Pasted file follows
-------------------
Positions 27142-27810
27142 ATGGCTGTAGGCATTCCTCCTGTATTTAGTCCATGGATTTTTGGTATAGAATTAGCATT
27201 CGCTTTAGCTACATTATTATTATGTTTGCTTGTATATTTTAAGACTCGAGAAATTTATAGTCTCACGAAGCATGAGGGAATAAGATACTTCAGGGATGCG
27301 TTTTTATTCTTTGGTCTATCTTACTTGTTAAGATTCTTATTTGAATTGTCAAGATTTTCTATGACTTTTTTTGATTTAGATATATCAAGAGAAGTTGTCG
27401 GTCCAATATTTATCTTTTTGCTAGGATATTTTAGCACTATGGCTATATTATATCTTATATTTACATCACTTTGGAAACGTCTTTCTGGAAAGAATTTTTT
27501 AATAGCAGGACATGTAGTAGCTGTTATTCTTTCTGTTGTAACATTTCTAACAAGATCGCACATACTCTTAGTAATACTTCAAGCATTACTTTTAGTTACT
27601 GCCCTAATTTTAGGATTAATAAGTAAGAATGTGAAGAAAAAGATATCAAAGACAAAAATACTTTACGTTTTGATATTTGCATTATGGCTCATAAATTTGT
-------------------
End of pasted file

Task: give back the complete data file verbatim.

Positions 27142-27810
27142 ATGGCTGTAGGCATTCCTCCTGTATTTAGTCCATGGATTTTTGGTATAGAATTAGCATT
27201 CGCTTTAGCTACATTATTATTATGTTTGCTTGTATATTTTAAGACTCGAGAAATTTATAGTCTCACGAAGCATGAGGGAATAAGATACTTCAGGGATGCG
27301 TTTTTATTCTTTGGTCTATCTTACTTGTTAAGATTCTTATTTGAATTGTCAAGATTTTCTATGACTTTTTTTGATTTAGATATATCAAGAGAAGTTGTCG
27401 GTCCAATATTTATCTTTTTGCTAGGATATTTTAGCACTATGGCTATATTATATCTTATATTTACATCACTTTGGAAACGTCTTTCTGGAAAGAATTTTTT
27501 AATAGCAGGACATGTAGTAGCTGTTATTCTTTCTGTTGTAACATTTCTAACAAGATCGCACATACTCTTAGTAATACTTCAAGCATTACTTTTAGTTACT
27601 GCCCTAATTTTAGGATTAATAAGTAAGAATGTGAAGAAAAAGATATCAAAGACAAAAATACTTTACGTTTTGATATTTGCATTATGGCTCATAAATTTGT